JAAS - Simplifying Authentication and Authorization in Enterprise Applications

I do not claim to be a master in Java Security.But I have spent good number of hours working on java security apart from my regular office hours.So I thought of sharing this information with the citizens of internet.

JAAS - Simplifying Authentication and Authorization in Enterprise Applications

Java follows a sandbox approach for security. The greatest advantage of java, Portability, is the greatest disadvantage without a security manager. By default the programs run without a security manager. There can be many malicious things that one might do with java by running a code without a security manager.

The following things describe some of those, and I am sure that after reading this article , no one would (at least hope so ;-)) dare of give any untrusted application full rights in your JVM.
The applets run in the client side and if we give the code of the applet to run with full permission then that might cause havoc after the applet code gets downloaded to the browser and the JRE (at browser end) starts executing it. Applets are nothing but a java program only. We can write the applet code in such a way that it would open a file and start appending junk data to that and finally leading to diskfull error. Consider another scenario - A hacker can write a server program running at certain port and writes an applet such that it would connect to the server and start sending data from certain files from the client's computer to the server.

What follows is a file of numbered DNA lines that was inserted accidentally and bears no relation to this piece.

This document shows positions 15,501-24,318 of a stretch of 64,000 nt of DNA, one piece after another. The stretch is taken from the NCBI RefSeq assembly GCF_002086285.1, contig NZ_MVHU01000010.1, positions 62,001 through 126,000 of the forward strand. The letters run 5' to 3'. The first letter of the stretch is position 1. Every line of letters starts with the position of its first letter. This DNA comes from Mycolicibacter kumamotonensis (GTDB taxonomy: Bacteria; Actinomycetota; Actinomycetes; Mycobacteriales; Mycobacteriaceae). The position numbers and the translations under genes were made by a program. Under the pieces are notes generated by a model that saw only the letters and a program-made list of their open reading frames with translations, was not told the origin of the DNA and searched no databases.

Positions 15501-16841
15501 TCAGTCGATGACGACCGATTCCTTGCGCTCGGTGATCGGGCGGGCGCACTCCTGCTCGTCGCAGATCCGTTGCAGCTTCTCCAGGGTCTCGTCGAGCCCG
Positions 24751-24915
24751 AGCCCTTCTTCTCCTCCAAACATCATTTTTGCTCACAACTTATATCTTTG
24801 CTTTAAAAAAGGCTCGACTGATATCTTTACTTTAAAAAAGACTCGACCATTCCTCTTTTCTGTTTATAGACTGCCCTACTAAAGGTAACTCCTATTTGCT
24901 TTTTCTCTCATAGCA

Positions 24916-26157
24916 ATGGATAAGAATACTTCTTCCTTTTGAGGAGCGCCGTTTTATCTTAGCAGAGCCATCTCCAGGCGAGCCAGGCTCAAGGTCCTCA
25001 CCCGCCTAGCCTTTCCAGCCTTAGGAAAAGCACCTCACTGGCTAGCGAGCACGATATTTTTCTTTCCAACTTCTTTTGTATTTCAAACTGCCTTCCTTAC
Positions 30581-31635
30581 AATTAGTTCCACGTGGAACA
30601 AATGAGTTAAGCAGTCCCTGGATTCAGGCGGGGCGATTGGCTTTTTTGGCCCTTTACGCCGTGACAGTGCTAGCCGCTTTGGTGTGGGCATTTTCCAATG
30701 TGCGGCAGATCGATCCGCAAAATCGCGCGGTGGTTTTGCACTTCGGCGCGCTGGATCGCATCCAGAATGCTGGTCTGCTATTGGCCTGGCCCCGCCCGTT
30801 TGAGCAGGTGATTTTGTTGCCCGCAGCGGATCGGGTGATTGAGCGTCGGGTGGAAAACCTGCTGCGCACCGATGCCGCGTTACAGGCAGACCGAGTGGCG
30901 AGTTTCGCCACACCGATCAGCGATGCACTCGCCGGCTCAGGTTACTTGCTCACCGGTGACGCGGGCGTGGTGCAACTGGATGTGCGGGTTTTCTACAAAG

Consider another example - Suppose a company gives tomcat server space in lease, and if the server does not run with security manager then we can easily write a servlet havingSystem.exit(0);this would bring the tomcat down.
With the above discussion it is clear that security is a curtail part of Java.

How Java deals with this.
We compile a java code and we get the bytecode in a .class file. Now the bytecode is something that would be interpreted by the JVM. JVM security can be set either by modifying a property file or by passing command line argument to the JVM.
JVM consults java.security which is located under $JAVA_HOM\jre\lib\security before starting with a security manager. Many other properties are set in the same property file concerning Java security. Many of the Java securities are written to interfaces so that different implementations can be adopted declaratively.
Like for example, the Java policy provider can be changed by the following property key in java.security file.
These are the default securities settings for Sun Java.

What is JAAS?

As the name suggests (JAAS) Java Authentication and Authorization Services, it provides a framework, which is very efficient for authentication and authorization.